Before filing a Will contest with the court, it is crucial to complete an initial investigation of all the relevant facts and circumstances. If certain legal requirements are not met, a Will contest may be impossible. Further, in many cases even when the legal requirements are met, the facts of the case do not provide a robust foundation on which to argue your side of the case.
There are a variety of facts and procedures and other issues that are pertinent to a Will contest. Let’s begin by exploring the concept of “Unnatural Disposition.”
First of all, what is a “disposition?” Simply put, a “disposition” disposes of property to those named in a Will according to the dictates found in a Will.
When, though, does a disposition become an “unnatural disposition.” Very generally (and there are numerous exceptions), a Will’s disposition may be assumed “unnatural” when it does not provide for the transfer of property to the Testator’s spouse, children, or parents. So, if the Will dictates that property be distributed to parties other than your spouse, children, or parents, it might be assumed that the Will contains an unnatural disposition—which may look suspicious. As a result, that suspiciousness might encourage interested individuals to bring a Will contest.
Having explained that, it is crucial to note that the mere presence of an unnatural disposition is not sufficient to invalidate a Will. An unnatural disposition is simply an initial indication that the Testator (the person to whom the Will belonged) may have possibly been unduly influenced to prepare and sign a Will. If such undue influence is found, the Will may be deemed invalid, leaving the Testator’s property to be distributed in a different manner.
It isn’t that simple, however. There are numerous things to consider.
First and foremost, some Testators often do want to give their property to a charity, a church, or other individuals who are not a spouse, a child, or a parent. And that Testator may have very compelling reasons to do so.
This brings us to a critical question:
How does a court distinguish a genuine and rational choice to make an unnatural disposition from an unduly influenced or forced action to make such a disposition?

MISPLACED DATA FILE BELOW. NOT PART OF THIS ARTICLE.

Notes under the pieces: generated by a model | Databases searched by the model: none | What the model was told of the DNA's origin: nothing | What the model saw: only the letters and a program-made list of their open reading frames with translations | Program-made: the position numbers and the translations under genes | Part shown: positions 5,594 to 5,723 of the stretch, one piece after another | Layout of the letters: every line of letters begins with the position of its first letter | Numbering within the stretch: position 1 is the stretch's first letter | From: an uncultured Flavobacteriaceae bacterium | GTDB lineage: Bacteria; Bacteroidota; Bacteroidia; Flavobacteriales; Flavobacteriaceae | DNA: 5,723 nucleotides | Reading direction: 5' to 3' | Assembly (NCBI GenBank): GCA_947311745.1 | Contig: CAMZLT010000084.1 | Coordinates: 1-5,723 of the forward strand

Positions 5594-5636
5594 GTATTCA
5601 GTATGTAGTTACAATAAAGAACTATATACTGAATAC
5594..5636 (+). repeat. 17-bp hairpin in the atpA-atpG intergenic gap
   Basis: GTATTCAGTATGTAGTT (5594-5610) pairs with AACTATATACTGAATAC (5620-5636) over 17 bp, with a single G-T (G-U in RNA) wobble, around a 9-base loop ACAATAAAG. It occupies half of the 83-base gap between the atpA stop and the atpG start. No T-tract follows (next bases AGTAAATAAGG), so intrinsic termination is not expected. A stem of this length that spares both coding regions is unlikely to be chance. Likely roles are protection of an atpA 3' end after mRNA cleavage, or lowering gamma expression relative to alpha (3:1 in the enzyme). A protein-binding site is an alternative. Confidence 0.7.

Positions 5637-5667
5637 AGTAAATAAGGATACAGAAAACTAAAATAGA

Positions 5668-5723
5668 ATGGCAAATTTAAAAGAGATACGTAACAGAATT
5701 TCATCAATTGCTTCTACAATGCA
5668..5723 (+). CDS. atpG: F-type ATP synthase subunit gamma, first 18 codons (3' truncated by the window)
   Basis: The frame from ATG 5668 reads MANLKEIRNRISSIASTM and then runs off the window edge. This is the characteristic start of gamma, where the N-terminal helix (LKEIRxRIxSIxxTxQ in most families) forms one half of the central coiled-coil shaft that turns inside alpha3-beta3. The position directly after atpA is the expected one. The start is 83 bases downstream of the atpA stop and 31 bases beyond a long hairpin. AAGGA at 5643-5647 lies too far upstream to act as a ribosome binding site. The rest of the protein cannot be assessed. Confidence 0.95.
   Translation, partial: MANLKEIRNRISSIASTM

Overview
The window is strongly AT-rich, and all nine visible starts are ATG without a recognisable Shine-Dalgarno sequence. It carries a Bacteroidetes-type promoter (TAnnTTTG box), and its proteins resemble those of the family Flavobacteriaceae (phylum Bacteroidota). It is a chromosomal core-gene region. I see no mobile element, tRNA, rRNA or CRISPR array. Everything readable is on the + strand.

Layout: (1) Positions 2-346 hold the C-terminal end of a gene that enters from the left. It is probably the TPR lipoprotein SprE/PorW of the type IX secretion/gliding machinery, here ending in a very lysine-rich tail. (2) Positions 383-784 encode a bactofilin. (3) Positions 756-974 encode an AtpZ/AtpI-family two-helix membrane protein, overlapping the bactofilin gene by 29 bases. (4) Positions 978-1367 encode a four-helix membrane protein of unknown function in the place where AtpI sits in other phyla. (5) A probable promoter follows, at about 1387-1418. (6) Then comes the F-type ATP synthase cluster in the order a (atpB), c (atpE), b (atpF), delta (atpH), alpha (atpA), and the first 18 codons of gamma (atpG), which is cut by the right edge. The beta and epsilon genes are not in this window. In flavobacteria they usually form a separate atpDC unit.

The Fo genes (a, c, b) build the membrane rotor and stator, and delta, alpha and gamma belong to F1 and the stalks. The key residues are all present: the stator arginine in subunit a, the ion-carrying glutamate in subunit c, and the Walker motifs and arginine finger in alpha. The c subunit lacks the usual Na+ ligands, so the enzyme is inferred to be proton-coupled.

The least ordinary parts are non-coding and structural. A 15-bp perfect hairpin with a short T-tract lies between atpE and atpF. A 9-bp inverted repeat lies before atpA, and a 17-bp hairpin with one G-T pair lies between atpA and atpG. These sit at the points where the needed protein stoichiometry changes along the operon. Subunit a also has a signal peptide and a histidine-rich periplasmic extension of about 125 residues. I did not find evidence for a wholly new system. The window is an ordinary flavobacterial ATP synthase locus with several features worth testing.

There is usually no simple answer. All facts and circumstances must be considered on an individual case-by-case basis—and no two cases are alike. We can, however, identify some factors that may “tip the scales” one way or the other.
For example, you might choose to dispose of your entire estate to only one of your three children. Initially, that appears suspicious, as if that child had manipulated you into doing so. Again, though, it is necessary to consider all the facts. Perhaps that child has taken care of you in your old age and has been a close friend to you your entire life, whereas your other two children are drug addicts who have stolen from you to support their addiction. In that case, although the disposition initially appears unnatural, it is a rational one. With such facts, your Will and its dictates could be upheld.
In addition to unique family patterns and relationships, it is also worth considering prior Wills and the circumstances surrounding the creation of new Wills. For example, perhaps you signed a valid Will a decade ago, which provided for an equal distribution of your property upon death. Then, shortly before your death, you signed a new Will that distributed all your property to only one child. The timing of the signing, and the unequal distribution is suspicious. That suspiciousness may be further reinforced by reviewing the dictates of the previous Will that had remained unaltered for years.
Also worth considering are gifts and financial choices made that became effective during life. For example, you might have given a gift to one of your children during life, and consequently reduced that child’s inheritance in your Will so that your other children eventually receive a proportional share of your assets after you pass away. In that case, yes, one child might technically receive less under your Will, but, when considering all the facts, that was done rationally. In that case, the child who received less under the Will probably has less persuasive arguments in a potential Will contest. Other choices that become effective during life could include joint financial accounts, “payable-on-death” accounts, or beneficiary designations on life insurance policies.
In summary, before considering a Will contest, it is crucial to determine if an “unnatural disposition” has been made. If so, that could give rise to legitimate suspicions about the validity of a Will. With that in mind, it is of utmost importance to evaluate the unique facts and circumstances of each case to decide whether to proceed with a Will contest.